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# sc18 = successful candidates for 2018 # Y18 = entrants for 2018 # Lower bound for passes = 0.3 * 475 = 142 # Upper bound for passes = 0.36 * 525 = 189 # Year 2018 for Y18 in range(475, 526): for sc18 in range(142, 190): if 100 * sc18 != 30 * Y18: continue # Year 2019 for Y19 in range(475, 526): if Y19 == Y18: continue for sc19 in range(142, 190): if 100 * sc19 != 32 * Y19: continue if sc19 == sc18: continue # Year 2020 for Y20 in range(475, 526): if Y20 in (Y18, Y19): continue for sc20 in range(142, 190): if sc20 in (sc18, sc19): continue if 100 * sc20 != 35 * Y20: continue # Year 2021 for Y21 in range(475, 526): if Y21 in (Y18, Y19, Y20): continue for sc21 in range(142, 190): if sc21 in (sc18, sc19, sc20): continue if 100 * sc21 != 36 * Y21: continue # Year 2022 for Y22 in range(475, 526): if Y22 in (Y18, Y19, Y20, Y21): continue for sc22 in range(142, 190): if sc22 in (sc18, sc19, sc20, sc21): continue for pr in range(30, 36): # check pass rate for 2022 is different # to years 2018, 2019, 2020 and 2021 if pr in (30, 32, 35, 36): continue if 100 * sc22 == pr * Y22: # find total of passes from 2018 to 2022 total = sc18 + sc19 + sc20 + sc21 + sc22 if round(total ** 0.5) ** 2 == total: print(f"Passes for 2022 = {sc22}") print(f"Entrants for 2022 = {Y22}") |

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# find the number of candidates and the number who pass # for a given sequence of annual percentage pass rates def solve(pc, ns=(), ss=()): if not pc: yield ns, ss else: # 500 +/- 5% for n in range(475, 526): s, r = divmod(pc[0] * n, 100) # all numbers of candidates and all numbers of # successes are different if not r and n not in ns and s not in ss: yield from solve(pc[1:], ns + (n,), ss + (s,)) # the given percentages pc = (30, 32, 35, 36) # X is within the above range but different for x in (31, 33, 34): for n, s in solve(pc + (x,)): # the sum of the successful candidates over # the five years is a perfect square sm = sum(s) sr = round(sm ** 0.5) if sr ** 2 == sm: print(f"N={n}, S={s}, X={x}, sum(S)={sr}^2") |

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from itertools import combinations # all fifteen cards (since there are eight cards with 'E's and seven # without, the 'E' cards must be in even positions to avoid snaps) wrds = ('ACE', 'TWO', 'THREE', 'FOUR', 'FIVE', 'SIX', 'SEVEN', 'EIGHT', 'NINE', 'TEN', 'JACK', 'QUEEN', 'KING', 'SHOUT', 'SNAP') # the four odd cards that occur in order odds = ('THREE', 'FIVE', 'SEVEN', 'NINE') # the three court cards ccrd = {'JACK', 'QUEEN', 'KING'} # record all card pairs that can be adjacent ok = set() for a, b in combinations(wrds, 2): if not set(a).intersection(b): ok.update([(a, b), (b, a)]) # generate card sequences without snaps, with # court cards equally spaced and the designated # odd cards apppearing in order def ns_seq(cards, ix_cc=(), nodd=0, seq=()): if not cards: yield seq else: pos_even = not (len(seq) & 1) # try to add another card to the sequence for i, c in enumerate(cards): if not seq or (c, seq[-1]) in ok: # ensure all 'E' cards are in even positions if pos_even and 'E' not in c: continue # ensure the equal spacing of the Jack, Queen and King nix_cc = ix_cc if c in ccrd: nix_cc += (len(seq),) # if we have seen all of them, check for equal spacing if len(nix_cc) == 3 and nix_cc[0] + nix_cc[2] != 2 * nix_cc[1]: continue # ensure that THREE, FIVE, SEVEN and NINE are seen in order if c in odds and odds.index(c) != nodd: continue # add further cards yield from ns_seq(cards[:i] + cards[i + 1:], nix_cc, nodd + (c in odds), seq + (c,)) sol = set() for s in ns_seq(wrds): print(f"{' '.join(s[:6])} [{' '.join(s[6:])}]") |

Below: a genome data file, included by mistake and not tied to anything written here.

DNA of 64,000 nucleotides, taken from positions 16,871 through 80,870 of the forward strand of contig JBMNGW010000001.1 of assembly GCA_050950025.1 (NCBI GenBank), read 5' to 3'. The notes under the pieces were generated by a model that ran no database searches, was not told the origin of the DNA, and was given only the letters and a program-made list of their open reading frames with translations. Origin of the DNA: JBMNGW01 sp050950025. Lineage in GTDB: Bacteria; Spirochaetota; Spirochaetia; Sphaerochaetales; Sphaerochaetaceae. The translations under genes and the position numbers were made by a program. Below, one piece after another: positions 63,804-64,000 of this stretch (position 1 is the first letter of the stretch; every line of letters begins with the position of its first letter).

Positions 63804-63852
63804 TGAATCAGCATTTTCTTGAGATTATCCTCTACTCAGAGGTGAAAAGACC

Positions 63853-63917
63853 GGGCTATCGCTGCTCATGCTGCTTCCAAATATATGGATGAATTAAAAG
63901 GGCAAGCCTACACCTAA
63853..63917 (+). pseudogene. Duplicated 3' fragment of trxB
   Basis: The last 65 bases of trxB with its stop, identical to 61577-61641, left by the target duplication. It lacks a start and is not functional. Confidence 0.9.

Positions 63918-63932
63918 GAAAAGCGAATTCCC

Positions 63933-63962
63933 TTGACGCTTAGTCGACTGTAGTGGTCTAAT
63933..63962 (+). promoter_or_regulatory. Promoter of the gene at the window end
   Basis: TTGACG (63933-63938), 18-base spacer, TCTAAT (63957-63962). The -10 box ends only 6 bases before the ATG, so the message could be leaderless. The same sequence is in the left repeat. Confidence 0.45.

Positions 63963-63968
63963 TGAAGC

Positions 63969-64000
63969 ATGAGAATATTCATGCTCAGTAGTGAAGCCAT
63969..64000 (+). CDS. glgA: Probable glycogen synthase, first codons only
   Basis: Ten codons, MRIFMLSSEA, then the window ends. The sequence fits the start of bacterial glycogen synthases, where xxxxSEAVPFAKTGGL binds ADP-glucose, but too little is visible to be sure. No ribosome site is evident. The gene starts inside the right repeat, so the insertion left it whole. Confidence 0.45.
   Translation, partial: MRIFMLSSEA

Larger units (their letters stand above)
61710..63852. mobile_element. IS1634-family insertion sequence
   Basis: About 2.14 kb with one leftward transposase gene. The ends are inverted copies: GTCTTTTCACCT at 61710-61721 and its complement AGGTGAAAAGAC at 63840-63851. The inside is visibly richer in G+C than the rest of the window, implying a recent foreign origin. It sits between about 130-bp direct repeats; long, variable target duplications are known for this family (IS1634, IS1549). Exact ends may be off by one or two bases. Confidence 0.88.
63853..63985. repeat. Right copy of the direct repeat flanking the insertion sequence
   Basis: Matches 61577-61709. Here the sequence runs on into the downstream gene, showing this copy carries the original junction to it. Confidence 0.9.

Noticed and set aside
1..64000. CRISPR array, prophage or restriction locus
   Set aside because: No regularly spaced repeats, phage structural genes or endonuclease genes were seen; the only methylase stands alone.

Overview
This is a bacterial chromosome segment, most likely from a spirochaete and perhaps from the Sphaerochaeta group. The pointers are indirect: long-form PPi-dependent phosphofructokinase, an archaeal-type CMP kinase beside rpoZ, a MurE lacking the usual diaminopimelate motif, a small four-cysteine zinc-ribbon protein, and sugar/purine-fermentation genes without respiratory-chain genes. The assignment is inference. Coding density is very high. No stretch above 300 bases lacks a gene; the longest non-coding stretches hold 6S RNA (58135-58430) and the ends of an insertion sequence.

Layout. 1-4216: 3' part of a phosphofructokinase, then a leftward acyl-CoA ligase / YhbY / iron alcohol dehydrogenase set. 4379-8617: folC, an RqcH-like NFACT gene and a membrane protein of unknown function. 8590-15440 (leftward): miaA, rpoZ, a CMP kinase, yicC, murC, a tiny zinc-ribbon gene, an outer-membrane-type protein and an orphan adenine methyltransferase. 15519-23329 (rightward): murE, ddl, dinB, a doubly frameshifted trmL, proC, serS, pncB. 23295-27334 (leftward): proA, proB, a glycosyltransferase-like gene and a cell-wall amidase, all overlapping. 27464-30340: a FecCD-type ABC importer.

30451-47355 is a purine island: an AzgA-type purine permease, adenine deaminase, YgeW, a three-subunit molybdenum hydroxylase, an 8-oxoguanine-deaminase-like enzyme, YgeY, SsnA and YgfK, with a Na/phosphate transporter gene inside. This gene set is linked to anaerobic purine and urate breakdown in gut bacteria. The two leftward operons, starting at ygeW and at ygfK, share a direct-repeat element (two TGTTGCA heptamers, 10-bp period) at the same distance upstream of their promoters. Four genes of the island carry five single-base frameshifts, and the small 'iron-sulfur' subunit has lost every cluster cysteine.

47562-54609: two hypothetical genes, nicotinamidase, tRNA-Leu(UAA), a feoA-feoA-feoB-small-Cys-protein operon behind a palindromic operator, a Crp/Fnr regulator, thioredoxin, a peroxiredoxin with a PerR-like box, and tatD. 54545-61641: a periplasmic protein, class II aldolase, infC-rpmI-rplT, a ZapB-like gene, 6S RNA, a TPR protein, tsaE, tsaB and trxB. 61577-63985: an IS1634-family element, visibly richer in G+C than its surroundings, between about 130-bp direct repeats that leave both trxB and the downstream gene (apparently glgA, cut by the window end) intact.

This program counts the number of work rosters for which the full levelling-up procedure is both necessary and possible:

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from itertools import combinations_with_replacement as cwr # set to False to output the intended # levelling-up result all = True # perform the six levelling-up steps def do_sixavs(*arg): d = list(arg) for i in range(6): av, r = divmod (sum(d), 3) if r: return None for i, x in enumerate(d): if x < av: d[i] = av return tuple(d) solns = set() # consider the possible days worked by Scrooge, # Marley and Cratchit for s, m, c in cwr(range(1, 367), 3): # check that levelling-up is necessary if not (s == m == c): av, r = divmod(s + m + c, 3) if not r: d = do_sixavs(s, m, c) if d: if all: solns.add((s, m, c)) elif len(set(d).intersection((s, m, c))) == 2: print(f"{(s, m, c)} -> {d}") exit() print(len(solns)) |

It finds 3429 such work rosters (if ‘all’ is set to false it gives the result for the intended solution).

Only one of the 3429 possible work rosters acts on only one of Scrooge, Marley and Cratchit:

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[ 1, 365, 366] [244, 365, 366] [325, 365, 366] [352, 365, 366] [361, 365, 366] [364, 365, 366] [365, 365, 366] |

which is applied on 26th to 31st December in the year 1836.

Since they all work on the same dates in 1835 (365 days) and 1836 (366 days) except that Scrooge works on Cratchit’s birthday, this identifies the latter’s birthdate as 29th February. We are also told that Cratchit is in his forties and, unusually, the year 1796 is the only leap year between those in 1792 and 1804. We hence now know that Cratchit’s birthdate is 29th February 1796.

Despite the teaser’s flaw, in the process of working out the various dates involved it was easy to notice that the wording identifies the unusual eleven year period between the leap years in 1792 and 1804 in which only one leap year (1796) occurs since the normal ‘new century’ leap year is missing. This allowed many solvers, including myself, to guess that the intended solution was 29th February 1796 without even considering the levelling-up process.

Here is the levelling-up example that I posted here that alerted John Owen to the flawed teaser wording:

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[138, 334, 347] [273, 334, 347] [318, 334, 347] [333, 334, 347] [338, 338, 347] [341, 341, 347] [343, 343, 347] |